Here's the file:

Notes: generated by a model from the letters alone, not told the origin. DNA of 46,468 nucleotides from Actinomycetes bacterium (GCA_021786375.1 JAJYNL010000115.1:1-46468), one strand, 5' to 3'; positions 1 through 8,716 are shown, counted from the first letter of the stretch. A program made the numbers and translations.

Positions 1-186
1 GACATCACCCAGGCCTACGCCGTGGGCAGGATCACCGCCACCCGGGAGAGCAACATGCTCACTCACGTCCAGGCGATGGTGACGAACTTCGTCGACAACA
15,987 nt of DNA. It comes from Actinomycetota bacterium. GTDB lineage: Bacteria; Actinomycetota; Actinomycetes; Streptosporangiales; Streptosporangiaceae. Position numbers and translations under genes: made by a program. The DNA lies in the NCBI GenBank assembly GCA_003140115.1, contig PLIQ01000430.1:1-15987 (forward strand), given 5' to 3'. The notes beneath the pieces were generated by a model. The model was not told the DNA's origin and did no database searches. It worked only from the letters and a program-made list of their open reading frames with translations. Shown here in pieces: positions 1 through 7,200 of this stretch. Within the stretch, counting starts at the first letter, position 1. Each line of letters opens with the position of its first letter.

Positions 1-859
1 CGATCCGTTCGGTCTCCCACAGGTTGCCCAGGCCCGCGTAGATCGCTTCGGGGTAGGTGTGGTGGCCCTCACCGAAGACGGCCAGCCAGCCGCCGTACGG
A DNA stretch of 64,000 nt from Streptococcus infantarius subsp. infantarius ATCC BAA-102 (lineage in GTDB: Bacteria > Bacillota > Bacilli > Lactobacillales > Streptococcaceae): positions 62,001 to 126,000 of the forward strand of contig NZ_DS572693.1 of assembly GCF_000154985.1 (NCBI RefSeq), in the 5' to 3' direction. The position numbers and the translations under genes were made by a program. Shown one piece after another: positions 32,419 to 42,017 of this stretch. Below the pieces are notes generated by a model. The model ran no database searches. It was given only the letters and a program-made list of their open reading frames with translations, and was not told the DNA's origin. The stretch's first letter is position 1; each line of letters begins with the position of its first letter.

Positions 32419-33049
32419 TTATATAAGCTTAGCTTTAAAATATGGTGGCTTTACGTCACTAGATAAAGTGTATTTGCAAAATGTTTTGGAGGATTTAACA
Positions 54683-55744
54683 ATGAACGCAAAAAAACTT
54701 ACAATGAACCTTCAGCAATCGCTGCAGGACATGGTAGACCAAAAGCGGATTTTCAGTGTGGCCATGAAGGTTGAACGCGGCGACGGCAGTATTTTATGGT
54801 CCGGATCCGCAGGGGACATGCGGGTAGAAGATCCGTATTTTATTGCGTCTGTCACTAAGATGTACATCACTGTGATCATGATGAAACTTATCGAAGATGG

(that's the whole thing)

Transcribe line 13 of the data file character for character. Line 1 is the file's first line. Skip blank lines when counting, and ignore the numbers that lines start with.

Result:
54801 CCGGATCCGCAGGGGACATGCGGGTAGAAGATCCGTATTTTATTGCGTCTGTCACTAAGATGTACATCACTGTGATCATGATGAAACTTATCGAAGATGG